Synthesis Paper 04/28/2013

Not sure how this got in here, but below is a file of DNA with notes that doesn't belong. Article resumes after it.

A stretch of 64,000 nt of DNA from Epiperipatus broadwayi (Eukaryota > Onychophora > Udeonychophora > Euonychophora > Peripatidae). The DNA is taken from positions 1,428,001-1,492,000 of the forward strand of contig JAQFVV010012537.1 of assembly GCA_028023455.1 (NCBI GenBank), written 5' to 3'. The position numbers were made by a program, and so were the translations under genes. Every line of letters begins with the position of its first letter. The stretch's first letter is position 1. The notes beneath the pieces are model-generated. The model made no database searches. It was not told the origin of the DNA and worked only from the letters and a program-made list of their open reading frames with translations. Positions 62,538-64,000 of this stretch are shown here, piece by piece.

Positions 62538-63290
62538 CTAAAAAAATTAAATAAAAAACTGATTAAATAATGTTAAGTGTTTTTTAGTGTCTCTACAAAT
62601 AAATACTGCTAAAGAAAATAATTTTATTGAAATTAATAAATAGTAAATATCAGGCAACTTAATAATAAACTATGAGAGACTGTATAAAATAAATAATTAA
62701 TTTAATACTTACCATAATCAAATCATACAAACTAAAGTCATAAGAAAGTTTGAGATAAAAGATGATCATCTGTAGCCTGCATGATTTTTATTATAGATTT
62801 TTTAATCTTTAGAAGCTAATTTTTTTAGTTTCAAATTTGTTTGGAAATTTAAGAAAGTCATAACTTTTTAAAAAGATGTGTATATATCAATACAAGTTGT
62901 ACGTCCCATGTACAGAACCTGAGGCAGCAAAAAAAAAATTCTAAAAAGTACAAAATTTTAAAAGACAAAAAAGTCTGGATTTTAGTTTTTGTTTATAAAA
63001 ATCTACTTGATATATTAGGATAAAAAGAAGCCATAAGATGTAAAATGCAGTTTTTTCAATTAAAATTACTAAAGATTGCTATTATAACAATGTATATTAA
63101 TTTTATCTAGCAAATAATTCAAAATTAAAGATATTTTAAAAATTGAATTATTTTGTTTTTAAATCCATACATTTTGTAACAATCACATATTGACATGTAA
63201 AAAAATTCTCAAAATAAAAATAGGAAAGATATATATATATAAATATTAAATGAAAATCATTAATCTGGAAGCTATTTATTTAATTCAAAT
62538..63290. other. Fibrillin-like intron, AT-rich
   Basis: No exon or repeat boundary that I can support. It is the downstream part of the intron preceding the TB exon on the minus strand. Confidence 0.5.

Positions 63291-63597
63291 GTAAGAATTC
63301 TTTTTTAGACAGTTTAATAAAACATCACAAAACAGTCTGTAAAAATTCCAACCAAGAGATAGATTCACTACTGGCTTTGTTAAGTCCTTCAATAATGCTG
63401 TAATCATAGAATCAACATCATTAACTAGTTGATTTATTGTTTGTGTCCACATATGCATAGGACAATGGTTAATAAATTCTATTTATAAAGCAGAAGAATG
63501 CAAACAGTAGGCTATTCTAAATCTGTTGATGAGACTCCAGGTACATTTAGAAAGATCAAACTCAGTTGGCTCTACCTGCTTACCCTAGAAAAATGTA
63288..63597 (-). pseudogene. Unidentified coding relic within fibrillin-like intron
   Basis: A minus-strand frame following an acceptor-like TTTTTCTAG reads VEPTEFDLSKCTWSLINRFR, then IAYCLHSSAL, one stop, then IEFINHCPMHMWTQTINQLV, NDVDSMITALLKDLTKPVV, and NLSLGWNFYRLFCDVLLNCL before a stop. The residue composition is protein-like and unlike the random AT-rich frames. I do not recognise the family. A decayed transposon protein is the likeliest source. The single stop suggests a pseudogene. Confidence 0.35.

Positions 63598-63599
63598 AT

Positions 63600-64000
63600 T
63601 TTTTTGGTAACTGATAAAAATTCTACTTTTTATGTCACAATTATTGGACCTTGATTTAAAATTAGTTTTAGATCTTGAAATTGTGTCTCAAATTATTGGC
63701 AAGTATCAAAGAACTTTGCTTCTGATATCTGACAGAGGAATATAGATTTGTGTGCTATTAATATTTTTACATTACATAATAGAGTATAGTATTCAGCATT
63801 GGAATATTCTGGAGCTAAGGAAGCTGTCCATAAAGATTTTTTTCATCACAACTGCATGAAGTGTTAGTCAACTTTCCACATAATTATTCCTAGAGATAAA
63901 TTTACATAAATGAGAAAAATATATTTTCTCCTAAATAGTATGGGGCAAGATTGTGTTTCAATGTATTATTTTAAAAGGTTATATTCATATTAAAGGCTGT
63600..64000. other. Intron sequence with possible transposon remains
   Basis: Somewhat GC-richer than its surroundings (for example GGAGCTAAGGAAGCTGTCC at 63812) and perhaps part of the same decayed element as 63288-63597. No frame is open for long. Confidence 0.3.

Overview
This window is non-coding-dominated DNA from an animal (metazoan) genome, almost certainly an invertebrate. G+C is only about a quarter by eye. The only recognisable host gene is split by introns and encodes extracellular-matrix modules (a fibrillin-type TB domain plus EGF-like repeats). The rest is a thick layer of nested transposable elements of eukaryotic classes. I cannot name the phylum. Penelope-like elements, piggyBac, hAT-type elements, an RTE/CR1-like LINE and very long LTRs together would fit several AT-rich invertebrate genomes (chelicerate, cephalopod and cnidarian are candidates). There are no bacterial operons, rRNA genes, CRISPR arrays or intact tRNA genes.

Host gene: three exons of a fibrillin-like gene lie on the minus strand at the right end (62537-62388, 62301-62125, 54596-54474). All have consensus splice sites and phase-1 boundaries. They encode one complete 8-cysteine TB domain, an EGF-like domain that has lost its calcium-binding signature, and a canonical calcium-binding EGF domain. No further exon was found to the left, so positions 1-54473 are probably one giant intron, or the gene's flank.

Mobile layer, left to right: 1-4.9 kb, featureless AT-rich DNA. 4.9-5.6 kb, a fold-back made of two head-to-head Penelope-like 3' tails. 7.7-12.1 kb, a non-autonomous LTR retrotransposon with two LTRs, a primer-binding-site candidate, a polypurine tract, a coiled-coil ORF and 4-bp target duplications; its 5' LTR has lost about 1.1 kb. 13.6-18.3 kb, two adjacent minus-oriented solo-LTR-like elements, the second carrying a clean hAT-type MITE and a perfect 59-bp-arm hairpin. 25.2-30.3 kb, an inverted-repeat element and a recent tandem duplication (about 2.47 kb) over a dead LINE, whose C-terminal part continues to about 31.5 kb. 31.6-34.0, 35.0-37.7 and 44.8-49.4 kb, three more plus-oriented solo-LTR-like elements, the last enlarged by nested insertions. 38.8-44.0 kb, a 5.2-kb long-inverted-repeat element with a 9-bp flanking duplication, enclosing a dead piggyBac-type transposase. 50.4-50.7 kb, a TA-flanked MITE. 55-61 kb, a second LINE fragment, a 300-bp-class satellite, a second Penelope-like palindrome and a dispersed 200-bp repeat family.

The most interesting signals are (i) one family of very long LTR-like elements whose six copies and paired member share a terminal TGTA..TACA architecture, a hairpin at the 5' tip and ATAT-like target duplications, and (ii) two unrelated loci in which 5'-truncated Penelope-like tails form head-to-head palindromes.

The concept of a self-regulating market or a “free market” in today’s vernacular refers to a system in which market prices will be regulated by market activity and that interferences on the part of the state or otherwise outside institution is merely a hindrance. This ideal of a self-regulating market is an abstract concept that has historically never existed. By understanding the history of the market economy, we can both better understand its inevitable failures as a concept as well as the sometimes disastrous implications of these failures. We will begin by creating a distinction between two similar but distinctly different terms that will be used throughout the paper. “Market(s)” as an independent term refers to trade, generally in reference to commodities. Markets, in the sense of trade, have existed nearly as long as agriculture, and if we are to consider international trade the basis of a global market, then markets have existed globally as early as the 1400s if not previously. “Market Economy” refers to an economy that is dominated by commodity trade for profit, in that the economy is entirely oriented around trade and the profit generated from it. To quote Karl Polanyi from The Great Transformation “Market economy implies a self-regulating system of markets; in slightly more technical terms, it is an economy directed by market prices and nothing but market prices” (45). A market economy in this sense is truly unique to Capitalism, for even as Mercantilist society’s economic policies were largely oriented towards the generation of wealth through trade, their primary mode of production remained a tributary one, not yet oriented to the creation of capital for the sake of creating more wealth. Prior to the emergence of Capitalism in the British 1800s the majority of the world was organized into either tributary modes of production, as was the case in the majority of medieval Europe and China, or kinship modes of production, as was the case of what might be considered more tribal civilizations such as the Iroquois confederation (though they notably centralized in response to the colonial involvement of the English and French) and a number civilizations of western and central Africa. As previously mentioned, the lack of a capitalist mode of production does not mean markets did not exist globally, as even prior to the rise of Mercantilism in Europe, most civilizations of the world interacted with one another exchanging commodities in some form, ranging from textile goods and raw materials to slaves and stimulants. As markets have existed alongside tributary modes of production for centuries, so has mercantile activity existed among kinship and tributary modes of production, although not to the great extent of Mercantilism, existing in prominence with the expansion of the market (most notably in slaves and luxury commodities) in the 1400s. Mercantilism denoted a concerted focus on behalf of the polities to greatly increase their wealth through trade, where as former mercantile activities were far more periphery to their respective polities. Mercantilism is not a mode of production, and was rather more of a focus of economic policy. Indeed a hallmark of the Mercantilist system was an inability to use wealth to generate capital. For this reason a great amount of the wealth obtained by dominant Mercantilist nations like Spain and Portugal was relatively quickly transferred via the market to other nations of Europe, helping both to incentivize an increase in global trade, and to amass the wealth in Great Britain that would eventually help it to make the shift to the Capitalist mode of production and a market economy. While it is important to note a global markets existence prior to the rise of Mercantilism, it is vital to understand that market was not just expanded under Mercantilism, but that the modes of production in some parts of the world came to be significantly altered...
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